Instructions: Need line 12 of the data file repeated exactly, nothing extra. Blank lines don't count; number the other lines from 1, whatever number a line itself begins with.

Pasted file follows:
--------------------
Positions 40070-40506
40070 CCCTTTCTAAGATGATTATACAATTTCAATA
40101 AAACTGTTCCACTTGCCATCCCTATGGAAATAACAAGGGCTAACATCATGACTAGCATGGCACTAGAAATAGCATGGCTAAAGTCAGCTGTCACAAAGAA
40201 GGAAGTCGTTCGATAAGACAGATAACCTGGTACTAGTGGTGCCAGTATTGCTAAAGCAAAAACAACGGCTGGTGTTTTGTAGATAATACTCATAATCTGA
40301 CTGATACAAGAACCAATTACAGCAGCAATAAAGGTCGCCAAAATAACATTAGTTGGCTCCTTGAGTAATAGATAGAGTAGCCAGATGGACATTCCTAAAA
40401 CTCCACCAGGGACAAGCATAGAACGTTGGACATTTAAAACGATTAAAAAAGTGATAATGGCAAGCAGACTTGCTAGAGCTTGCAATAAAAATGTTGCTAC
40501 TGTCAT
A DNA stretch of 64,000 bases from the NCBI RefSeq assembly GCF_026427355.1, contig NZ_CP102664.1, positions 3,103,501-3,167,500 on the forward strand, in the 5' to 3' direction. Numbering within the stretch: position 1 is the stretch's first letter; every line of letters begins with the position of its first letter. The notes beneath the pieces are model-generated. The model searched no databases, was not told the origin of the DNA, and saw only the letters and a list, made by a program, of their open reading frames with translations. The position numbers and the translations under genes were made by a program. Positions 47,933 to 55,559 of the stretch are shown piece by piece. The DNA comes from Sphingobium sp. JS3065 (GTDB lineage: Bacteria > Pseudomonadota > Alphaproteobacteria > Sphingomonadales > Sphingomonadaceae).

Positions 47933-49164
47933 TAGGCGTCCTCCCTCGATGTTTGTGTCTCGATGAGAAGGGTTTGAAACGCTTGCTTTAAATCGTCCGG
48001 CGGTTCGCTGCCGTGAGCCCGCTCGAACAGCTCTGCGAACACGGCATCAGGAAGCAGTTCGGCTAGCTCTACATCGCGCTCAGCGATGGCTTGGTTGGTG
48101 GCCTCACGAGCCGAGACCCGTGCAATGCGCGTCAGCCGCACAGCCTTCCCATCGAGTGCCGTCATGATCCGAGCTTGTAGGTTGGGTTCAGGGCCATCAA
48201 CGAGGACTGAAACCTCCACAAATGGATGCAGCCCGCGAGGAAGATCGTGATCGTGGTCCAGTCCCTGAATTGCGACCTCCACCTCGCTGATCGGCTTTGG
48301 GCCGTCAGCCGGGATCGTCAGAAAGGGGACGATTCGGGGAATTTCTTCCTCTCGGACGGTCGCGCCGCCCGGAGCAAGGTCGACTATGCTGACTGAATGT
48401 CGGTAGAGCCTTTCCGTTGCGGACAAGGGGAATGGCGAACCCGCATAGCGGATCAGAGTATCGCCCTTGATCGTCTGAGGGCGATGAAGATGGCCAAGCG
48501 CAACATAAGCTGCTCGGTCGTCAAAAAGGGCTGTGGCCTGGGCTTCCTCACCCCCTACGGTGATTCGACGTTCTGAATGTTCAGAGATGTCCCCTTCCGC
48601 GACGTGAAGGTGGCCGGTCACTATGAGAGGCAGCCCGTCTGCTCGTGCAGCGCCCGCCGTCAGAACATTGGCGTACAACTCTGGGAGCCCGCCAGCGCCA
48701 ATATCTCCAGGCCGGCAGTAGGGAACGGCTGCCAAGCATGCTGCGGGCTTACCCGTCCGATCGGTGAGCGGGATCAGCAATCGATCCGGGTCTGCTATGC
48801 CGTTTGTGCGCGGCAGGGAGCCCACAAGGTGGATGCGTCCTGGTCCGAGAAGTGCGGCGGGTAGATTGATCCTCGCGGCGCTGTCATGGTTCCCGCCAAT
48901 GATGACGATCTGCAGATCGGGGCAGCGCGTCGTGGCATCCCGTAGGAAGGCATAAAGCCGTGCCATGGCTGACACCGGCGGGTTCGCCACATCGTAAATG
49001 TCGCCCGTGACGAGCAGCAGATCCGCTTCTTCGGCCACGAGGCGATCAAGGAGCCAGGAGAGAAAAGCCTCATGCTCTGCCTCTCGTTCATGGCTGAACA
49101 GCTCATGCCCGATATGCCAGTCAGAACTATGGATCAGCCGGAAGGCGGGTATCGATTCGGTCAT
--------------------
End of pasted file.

48101 GCCTCACGAGCCGAGACCCGTGCAATGCGCGTCAGCCGCACAGCCTTCCCATCGAGTGCCGTCATGATCCGAGCTTGTAGGTTGGGTTCAGGGCCATCAA